On Friday, after President-elect Donald Trump is sworn in, the Senate is expected to confirm his picks for defense secretary, retired Gen. James Mattis, and homeland security secretary, retired Gen. John Kelly, plus maybe designated CIA director, Rep. Mike Pompeo (R-Kan.) — but the other nominees will have to wait. Those won't be the only holes in the new Trump administration, however. Trump has named only 30 of his roughly 660 executive office appointees, according to the Partnership for Public Service, putting him far behind recent incoming presidents.
To keep the government running, the Trump transition team said Thursday it will keep on 50 essential national security and State Department officials appointed by Obama until their replacements are in place. Included in the list is Thomas A. Shannon Jr., who will be acting secretary of state.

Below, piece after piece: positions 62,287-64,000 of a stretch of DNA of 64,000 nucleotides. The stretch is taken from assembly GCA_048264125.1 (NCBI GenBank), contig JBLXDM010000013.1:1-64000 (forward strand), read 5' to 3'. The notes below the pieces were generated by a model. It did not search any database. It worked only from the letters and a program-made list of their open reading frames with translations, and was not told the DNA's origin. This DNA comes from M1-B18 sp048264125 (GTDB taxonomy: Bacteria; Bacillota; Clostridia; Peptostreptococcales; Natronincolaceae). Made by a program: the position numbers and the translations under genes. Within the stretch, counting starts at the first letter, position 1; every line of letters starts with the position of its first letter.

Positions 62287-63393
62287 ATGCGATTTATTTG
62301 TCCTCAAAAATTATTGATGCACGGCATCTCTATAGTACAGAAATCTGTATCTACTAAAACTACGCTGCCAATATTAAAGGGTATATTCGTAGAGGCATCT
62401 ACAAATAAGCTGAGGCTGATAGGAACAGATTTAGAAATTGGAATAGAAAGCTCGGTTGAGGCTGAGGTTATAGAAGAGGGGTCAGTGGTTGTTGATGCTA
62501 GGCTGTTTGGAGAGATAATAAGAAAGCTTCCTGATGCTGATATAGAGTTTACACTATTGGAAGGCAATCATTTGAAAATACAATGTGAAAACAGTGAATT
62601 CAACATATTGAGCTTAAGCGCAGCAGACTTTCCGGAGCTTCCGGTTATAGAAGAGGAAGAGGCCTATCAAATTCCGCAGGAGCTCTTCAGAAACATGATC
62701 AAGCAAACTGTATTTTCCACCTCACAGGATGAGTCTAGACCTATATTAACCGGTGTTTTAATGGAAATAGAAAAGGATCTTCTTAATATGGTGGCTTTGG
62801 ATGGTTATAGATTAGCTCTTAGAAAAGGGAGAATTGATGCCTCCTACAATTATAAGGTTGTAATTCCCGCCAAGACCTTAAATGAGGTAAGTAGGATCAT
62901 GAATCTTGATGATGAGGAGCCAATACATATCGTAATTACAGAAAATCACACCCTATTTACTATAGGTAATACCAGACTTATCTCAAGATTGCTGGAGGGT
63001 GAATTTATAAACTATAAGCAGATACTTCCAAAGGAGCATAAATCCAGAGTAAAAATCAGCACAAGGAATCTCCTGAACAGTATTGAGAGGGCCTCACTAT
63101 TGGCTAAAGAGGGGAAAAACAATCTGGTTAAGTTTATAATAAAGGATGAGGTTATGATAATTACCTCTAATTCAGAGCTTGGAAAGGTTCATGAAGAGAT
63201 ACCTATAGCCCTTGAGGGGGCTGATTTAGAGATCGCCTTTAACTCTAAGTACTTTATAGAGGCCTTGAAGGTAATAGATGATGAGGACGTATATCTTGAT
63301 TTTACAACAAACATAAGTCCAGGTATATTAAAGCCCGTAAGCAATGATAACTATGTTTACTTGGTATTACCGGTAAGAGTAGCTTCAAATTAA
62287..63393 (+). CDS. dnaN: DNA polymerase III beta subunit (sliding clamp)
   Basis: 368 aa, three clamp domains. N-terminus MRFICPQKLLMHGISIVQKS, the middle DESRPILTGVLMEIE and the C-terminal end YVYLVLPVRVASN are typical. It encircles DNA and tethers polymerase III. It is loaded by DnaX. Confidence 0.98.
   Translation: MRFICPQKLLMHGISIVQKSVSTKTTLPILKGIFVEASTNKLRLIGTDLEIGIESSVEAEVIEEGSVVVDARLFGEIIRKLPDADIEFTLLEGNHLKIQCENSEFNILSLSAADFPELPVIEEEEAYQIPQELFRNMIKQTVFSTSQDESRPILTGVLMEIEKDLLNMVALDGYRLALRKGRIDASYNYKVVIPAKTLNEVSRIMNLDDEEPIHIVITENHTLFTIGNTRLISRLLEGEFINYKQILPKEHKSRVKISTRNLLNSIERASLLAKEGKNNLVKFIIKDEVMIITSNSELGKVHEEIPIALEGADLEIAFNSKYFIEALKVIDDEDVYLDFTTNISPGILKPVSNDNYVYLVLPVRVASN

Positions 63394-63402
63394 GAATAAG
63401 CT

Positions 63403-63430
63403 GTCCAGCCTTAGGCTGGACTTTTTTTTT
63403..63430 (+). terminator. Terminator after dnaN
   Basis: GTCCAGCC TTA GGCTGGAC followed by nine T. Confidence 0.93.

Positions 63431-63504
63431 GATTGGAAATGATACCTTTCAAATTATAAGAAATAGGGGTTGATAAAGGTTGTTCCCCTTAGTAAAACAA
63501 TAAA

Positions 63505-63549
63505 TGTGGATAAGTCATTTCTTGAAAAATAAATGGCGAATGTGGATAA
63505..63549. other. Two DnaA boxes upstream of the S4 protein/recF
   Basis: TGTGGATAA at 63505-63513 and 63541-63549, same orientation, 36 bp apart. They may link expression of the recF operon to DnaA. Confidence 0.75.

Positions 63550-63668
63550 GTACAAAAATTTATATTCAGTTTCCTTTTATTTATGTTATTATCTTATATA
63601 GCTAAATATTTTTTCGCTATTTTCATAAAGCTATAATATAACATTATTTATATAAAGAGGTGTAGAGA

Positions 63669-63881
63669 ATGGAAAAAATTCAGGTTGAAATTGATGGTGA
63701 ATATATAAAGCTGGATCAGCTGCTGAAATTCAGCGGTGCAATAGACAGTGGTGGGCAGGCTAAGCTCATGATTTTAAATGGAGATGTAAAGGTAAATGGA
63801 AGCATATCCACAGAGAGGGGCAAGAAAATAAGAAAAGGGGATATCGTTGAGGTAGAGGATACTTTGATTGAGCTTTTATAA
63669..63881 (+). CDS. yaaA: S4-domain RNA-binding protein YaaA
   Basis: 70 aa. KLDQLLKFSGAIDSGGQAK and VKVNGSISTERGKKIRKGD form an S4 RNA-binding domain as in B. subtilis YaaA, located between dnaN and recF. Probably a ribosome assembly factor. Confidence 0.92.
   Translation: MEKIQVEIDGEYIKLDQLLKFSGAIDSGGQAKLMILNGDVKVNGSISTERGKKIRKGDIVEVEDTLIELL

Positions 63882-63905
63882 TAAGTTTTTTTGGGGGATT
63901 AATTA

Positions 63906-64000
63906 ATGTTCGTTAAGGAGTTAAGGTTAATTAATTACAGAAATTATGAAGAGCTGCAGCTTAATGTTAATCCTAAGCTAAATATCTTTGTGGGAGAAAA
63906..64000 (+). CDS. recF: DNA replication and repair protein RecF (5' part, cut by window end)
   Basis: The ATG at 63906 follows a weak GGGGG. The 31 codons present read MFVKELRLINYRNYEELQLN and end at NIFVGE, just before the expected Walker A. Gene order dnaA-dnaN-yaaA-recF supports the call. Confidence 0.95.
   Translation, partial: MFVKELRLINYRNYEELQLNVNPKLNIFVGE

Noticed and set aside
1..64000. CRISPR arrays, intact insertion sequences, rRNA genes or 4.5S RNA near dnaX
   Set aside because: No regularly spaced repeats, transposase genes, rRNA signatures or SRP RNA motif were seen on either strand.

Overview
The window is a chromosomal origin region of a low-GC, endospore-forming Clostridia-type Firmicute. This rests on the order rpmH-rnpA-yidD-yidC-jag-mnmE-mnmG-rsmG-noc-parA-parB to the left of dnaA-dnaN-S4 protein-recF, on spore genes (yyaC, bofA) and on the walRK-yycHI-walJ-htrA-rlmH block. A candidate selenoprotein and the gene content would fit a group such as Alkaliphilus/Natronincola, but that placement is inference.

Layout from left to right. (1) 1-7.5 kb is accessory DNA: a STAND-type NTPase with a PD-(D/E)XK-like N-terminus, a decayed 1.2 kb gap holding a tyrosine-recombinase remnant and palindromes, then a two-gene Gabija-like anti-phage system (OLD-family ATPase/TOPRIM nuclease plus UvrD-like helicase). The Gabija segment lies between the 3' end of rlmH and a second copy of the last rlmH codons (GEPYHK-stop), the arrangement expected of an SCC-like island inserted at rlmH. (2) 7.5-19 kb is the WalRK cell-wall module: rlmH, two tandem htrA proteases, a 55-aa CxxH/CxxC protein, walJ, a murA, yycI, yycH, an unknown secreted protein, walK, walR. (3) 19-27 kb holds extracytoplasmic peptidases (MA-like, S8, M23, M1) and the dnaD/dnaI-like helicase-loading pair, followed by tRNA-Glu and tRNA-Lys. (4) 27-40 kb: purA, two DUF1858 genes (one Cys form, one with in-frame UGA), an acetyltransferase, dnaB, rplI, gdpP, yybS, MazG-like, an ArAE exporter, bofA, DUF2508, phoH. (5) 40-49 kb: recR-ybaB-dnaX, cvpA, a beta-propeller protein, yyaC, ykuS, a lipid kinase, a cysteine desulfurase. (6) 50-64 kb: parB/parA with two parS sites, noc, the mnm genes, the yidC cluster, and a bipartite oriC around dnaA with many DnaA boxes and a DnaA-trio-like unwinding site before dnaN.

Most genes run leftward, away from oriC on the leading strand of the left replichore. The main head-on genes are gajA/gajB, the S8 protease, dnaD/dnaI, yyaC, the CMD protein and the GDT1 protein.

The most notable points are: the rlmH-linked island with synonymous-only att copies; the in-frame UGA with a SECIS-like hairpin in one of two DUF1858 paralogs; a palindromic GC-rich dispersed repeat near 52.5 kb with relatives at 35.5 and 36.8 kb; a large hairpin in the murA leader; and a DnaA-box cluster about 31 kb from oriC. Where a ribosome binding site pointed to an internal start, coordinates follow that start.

There are a few big reasons Trump is so far behind in staffing his administration, The New York Times says, including his decision to remove New Jersey Gov. Chris Christie (R) as his transition chief 10 weeks ago and disregarding the detailed plan Christie put in place to fill in top and midlevel positions. The other reason, The Times reports:
Since his election on Nov. 8, Mr. Trump has had little interest in the minutiae of his transition, saying it was "bad karma" to get too involved, according to a person who spoke with him at the time. At one point, he wanted to halt the planning altogether, out of superstition, the person said. [The New York Times]
"In 21 years of covering the State Department and in eight years of serving there, I've seen rocky transitions and experienced what feels like a hostile takeover," Strobe Talbott, president of the Brookings Institute and a former journalist and Bill Clinton administration official, tells The New York Times, "but I've never seen anything like this."